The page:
Nightmares Are Frequent But Underreported In US Military Personnel, New Research Shows

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According to a new study, a high percentage of U.S. military personnel are having regular nightmares, but aren’t reporting them as a sleep-related concern.

Researchers surveyed 493 active duty U.S. military personnel who had undergone sleep evaluations at the Sleep Medicine Center at Martin Army Medical Center in Fort Benning, Georgia. They found that 31.2 percent had nightmares at least once a week, meaning they had a nightmare disorder, but only 3.9 percent said those nightmares were one of the reasons they wanted a sleep evaluation. Plus, 60 percent of the people who had nightmares said they had nightmares about trauma.

[Editor’s Note: The information provided should not be considered a substitute for professional advice. Please consult a sleep doctor or other medical expert if you have questions related to your own health.]

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ScienceDaily reports that the participants who had nightmare disorder were “five times more likely to have post-traumatic stress disorder (PTSD), four times more likely to have depression, three times more likely to have anxiety, and two times more likely to have insomnia.”

Obviously, nightmares are unpleasant in their own regard. The occasional nightmare is nothing to worry about — the researchers say that around 85 percent of people will have a nightmare every year.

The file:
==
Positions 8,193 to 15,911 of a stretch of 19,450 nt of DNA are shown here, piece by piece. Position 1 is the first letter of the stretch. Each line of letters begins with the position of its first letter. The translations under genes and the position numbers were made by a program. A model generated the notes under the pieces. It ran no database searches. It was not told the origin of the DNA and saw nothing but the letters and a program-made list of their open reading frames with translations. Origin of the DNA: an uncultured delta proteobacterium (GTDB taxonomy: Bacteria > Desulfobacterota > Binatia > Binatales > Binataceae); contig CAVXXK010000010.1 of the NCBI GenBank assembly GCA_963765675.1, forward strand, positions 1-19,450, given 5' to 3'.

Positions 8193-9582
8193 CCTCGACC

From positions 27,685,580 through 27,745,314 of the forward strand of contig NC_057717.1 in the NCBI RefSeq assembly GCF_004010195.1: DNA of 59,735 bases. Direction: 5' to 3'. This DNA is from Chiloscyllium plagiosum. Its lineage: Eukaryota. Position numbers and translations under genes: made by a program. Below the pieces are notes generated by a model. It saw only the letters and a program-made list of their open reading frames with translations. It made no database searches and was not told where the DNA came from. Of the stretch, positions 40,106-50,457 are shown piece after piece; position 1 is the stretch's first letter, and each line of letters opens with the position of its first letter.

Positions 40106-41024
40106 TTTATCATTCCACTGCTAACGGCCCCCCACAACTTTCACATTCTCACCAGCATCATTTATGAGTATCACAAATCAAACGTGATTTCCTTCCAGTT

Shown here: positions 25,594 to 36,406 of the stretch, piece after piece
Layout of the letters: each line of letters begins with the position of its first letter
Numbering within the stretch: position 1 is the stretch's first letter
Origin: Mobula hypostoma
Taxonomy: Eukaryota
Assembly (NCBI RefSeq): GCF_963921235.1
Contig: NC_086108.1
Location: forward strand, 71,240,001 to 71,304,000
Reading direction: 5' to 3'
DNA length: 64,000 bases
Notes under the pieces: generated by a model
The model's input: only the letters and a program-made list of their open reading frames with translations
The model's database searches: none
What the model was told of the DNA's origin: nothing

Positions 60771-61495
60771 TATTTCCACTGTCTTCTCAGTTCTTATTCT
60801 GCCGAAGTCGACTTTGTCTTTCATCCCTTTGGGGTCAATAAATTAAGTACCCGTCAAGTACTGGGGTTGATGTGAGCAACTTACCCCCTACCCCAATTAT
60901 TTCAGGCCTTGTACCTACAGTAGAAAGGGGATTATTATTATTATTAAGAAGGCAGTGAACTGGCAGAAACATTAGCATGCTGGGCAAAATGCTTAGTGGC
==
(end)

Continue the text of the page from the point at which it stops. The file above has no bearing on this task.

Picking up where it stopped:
But if you have nightmares once a week or more, also referred to as “clinically significant nightmares,” these bad dreams may be affecting your sleep. As such, experts recommend that you chat with your doctor if you think you have a nightmare disorder. Treatment options include medication and behavioral therapies.

Related: How Thinking You Have A Sleep Problem Could Be Just As Bad As Having One

Though this particular study focused only on active military personnel, the researchers believe it may be relevant to other people who have experienced trauma and regularly have trauma-related nightmares.

“This research provides a basis for furthering the study and knowledge of nightmares in survivors of traumatic experiences,” researcher Dr. Jennifer Creamer, medical director of the Sleep Medicine Center at Martin Army Medical Center, told ScienceDaily. “Treatment of nightmares can lead to improvement in sleep, quality of life, and other disorders such as suicidality.”

[Editor’s Note: The information provided should not be considered a substitute for professional advice. Please consult a sleep doctor or other medical expert if you have questions related to your own health.]

Featured image: Anatoly Vartanov/Shutterstock

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Joe Auer

Joe Auer is the editor of Mattress Clarity. He mainly focuses on mattress reviews and oversees the content across the site.

He likes things simple and take a straightforward, objective approach to his reviews. Joe has personally tested nearly 250 mattresses and always recommends people do their research before buying a new bed. He has been testing mattresses for over 5 years now, so he knows a thing or two when it comes to mattress selection. He has been cited as an authority in the industry by a number of large publications.

Joe has an undergraduate degree from Wake Forest University and an MBA from Columbia University.